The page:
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Comer: Lessons on faith from the building of a Pokemon set


By Ryan Comer - | Mar 23, 2024

Ryan Comer, Standard-Examiner

The author’s 9-year-old son with a completed Pokemon set.

I recently helped one of my sons put together a Mega-brand Pokemon set. I’ve helped him put one together before and was excited to get started on another. As I opened up the box, separated the pieces and began construction of the toy, it struck me how I was starting from nothing, and yet I knew that at some point I was going to finish and it was going to look impressive.

Piece by piece, we put together parts of the set, named Eevee, which I’ve read is a mix between a rabbit, a cat and a fox. We started with the body, then moved to the head, then the arms and legs and finally the tail. I’m pleased to say that my son was as happy with how it turned out as I imagined he would be.

Trying to build something up from nothing can seem like a daunting task. But there was no intimidation for one very specific reason. We had the instruction booklet in front of us. We knew exactly what needed to be done at every point of the building process. As long as we followed the instructions, we had the confidence that eventually it would be completed and look the way it should.

Still, there were some pitfalls to avoid. One major pitfall was that some of the pieces looked similar. So similar, in fact, that they were hard to differentiate. This could be a problem if you grabbed the wrong piece by accident. It would connect like you would think it should, but later on, you would realize that it was incorrect and be forced to start pulling pieces apart to fix the mistake. In anticipation of this problem, when you came to a piece that looked similar to another piece, the instructions showed the incorrect piece with a symbol marking it as incorrect side by side with the correct piece with a symbol marking it as correct. I found this extremely helpful in avoiding confusion.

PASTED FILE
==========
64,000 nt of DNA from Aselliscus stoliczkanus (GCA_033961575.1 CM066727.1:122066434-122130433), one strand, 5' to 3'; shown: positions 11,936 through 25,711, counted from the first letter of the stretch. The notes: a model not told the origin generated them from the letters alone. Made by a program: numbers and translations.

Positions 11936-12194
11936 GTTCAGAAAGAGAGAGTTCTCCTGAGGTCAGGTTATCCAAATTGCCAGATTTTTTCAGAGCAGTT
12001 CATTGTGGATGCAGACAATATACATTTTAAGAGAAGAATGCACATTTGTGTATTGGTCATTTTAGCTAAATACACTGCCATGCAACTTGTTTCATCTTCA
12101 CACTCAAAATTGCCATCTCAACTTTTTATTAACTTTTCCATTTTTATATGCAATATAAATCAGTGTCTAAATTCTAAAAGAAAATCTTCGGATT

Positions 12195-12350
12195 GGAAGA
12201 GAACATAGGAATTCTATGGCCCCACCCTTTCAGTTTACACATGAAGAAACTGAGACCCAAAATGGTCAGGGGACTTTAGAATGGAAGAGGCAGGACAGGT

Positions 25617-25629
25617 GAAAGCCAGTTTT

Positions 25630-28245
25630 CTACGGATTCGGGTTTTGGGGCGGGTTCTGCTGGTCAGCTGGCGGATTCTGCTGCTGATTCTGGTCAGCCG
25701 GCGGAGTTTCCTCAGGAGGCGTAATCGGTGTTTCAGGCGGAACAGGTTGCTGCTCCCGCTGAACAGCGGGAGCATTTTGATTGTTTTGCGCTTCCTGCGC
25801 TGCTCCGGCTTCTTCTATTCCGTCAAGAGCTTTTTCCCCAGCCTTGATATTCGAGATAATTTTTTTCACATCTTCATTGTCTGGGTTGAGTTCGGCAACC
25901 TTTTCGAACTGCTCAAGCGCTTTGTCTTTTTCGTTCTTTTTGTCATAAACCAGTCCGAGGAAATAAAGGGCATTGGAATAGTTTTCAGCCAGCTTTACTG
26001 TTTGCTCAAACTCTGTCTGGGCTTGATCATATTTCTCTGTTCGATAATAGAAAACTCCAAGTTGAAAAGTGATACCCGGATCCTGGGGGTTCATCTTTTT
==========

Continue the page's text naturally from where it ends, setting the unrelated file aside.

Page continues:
As long as I followed the directions exactly how they were supposed to be followed, paying careful attention to every step to make sure I didn’t accidentally misconnect any pieces, I had nothing to worry about.

Photo supplied

Ryan Comer

As I thought about this process, I couldn’t help but compare it to a journey of faith. For some of us, our faith can be really small. It may seem completely nonexistent. To a person with low or no faith, the idea of one day having great, unshakeable faith might seem highly unlikely. All they can see is where they are at and how far they would have to go. But it is possible. It requires taking one step at a time, correcting mistakes if you make them along the way. Most importantly, just like the Pokemon set I put together with my son, there are instructions. We aren’t left to ourselves to figure everything out. We have the scriptures, like the Bible and the Book of Mormon. We have the words of the apostles and prophets, who we will be fortunate to hear from in just two weeks at general conference, the semiannual gathering of The Church of Jesus Christ of Latter-day Saints. We can pray and ask Heavenly Father for guidance. With all this help, we never need to worry about whether it is possible to have great faith. We can know that it’s possible. It is entirely up to us whether we want to put in the effort to obtain it.